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Re: DO READ Quickie Privacy Analysis of Google's New "Chrome" Web Browser
From: David Farber <dave () farber net>
Date: Wed, 3 Sep 2008 17:38:34 -0400



Begin forwarded message:

From: "Peter Moody" <peter.moody () gmail com>
Date: September 3, 2008 5:19:32 PM EDT
To: dave () farber net
Subject: Re: [IP] Re: DO READ Quickie Privacy Analysis of Google's New "Chrome" Web Browser

It should be noted that the inclusion of this in the EULA was an
error. As has been noted by others, it's in the process of being
fixed.

http://www.mattcutts.com/blog/google-chrome-license-agreement/
http://arstechnica.com/news.ars/post/20080903-google-on-chrome-eula-controversy-our-bad-well-change-it.html

indeed, when I look at section 11 of the eula right now, it says:

11. Content license from you

11.1 You retain copyright and any other rights you already hold in
Content which you submit, post or display on or through, the Services.

full-disclosure: I still work for google, but not on chrome or the
legal team or any team that had anything to do with this eula.

On Wed, Sep 3, 2008 at 1:59 PM, David Farber <dave () farber net> wrote:


Begin forwarded message:

From: Adam Fields <ip20398470293845 () aquick org>
Date: September 3, 2008 4:17:29 PM EDT
To: David Farber <dave () farber net>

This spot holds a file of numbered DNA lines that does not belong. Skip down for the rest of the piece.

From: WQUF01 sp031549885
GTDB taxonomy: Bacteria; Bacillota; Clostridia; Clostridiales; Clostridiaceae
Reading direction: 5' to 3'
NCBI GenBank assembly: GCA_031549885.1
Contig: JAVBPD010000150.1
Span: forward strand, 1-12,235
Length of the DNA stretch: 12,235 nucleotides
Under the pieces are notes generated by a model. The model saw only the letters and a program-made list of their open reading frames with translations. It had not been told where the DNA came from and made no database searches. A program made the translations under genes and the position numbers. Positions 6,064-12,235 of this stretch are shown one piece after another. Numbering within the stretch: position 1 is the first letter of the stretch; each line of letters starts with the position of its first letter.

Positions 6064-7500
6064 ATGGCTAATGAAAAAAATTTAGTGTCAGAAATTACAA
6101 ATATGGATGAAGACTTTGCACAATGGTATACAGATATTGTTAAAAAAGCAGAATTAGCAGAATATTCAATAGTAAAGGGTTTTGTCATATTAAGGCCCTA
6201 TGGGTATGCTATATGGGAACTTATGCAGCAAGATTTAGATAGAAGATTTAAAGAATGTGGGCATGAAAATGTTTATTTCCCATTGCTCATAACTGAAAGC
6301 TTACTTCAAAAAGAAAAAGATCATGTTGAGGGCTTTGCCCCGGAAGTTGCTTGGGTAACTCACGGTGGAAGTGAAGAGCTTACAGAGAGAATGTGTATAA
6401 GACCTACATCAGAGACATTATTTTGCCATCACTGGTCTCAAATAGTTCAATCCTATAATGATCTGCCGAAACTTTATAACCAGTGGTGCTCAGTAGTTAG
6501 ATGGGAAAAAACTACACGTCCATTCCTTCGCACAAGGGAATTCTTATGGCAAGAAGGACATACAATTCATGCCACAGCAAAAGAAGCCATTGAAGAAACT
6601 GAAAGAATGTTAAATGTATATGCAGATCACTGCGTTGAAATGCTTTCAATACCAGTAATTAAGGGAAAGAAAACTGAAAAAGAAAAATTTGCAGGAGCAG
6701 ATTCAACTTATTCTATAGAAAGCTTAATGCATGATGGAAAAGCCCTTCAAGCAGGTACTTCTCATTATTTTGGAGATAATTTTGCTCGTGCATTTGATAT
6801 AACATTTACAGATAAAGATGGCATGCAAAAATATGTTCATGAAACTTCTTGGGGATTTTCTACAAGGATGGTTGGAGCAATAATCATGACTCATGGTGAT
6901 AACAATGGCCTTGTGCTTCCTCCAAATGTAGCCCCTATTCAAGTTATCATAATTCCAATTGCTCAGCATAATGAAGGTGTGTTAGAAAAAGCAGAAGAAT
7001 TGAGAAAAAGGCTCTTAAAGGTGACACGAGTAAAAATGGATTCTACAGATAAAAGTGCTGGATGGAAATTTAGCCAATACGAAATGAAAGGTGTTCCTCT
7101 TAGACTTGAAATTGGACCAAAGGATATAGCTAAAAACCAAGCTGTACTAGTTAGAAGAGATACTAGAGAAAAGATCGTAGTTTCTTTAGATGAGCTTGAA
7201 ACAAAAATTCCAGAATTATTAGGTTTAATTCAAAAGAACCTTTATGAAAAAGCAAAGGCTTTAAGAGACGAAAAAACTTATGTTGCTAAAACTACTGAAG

Cc: ip <ip () v2 listbox com>
Subject: Re: [IP] Re: Quickie Privacy Analysis of Google's New "Chrome"
Web Browser

For IP, if you wish:

On Wed, Sep 03, 2008 at 11:32:37AM -0400, David Farber wrote:
[...]

What about the EULA: <http://www.google.com/chrome/eula.html>?  (Some
parts appended below.)

[...]

By the way - I don't think anyone else has mentioned that the EULA not
only applies to content you _submit_ with it, but also to content you
_view_ with it.

'In short, when you view a web page with Chrome, you affirm to Google
that you have the right to grant Google an irrevocable license to use
it to "display, distribute and promote the Services", including making
such content available to others. If you don't have that legal
authority over every web page you've visited, you've just fraudulently
granted that license to Google and may yourself be liable to the
actual copyright owner. (If you do, of course, you've just granted
them that license for real.) I'm not a lawyer, but I suspect that
Google has either committed mass inducement to fraud or the entire
EULA (which lacks a severability clause) is impossible to obey and
therefore void.'

http://www.aquick.org/blog/2008/09/03/the-google-chrome-terms-of-service-are-hilarious/

--
                              - Adam

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****** [ http://www.adamfields.com ]

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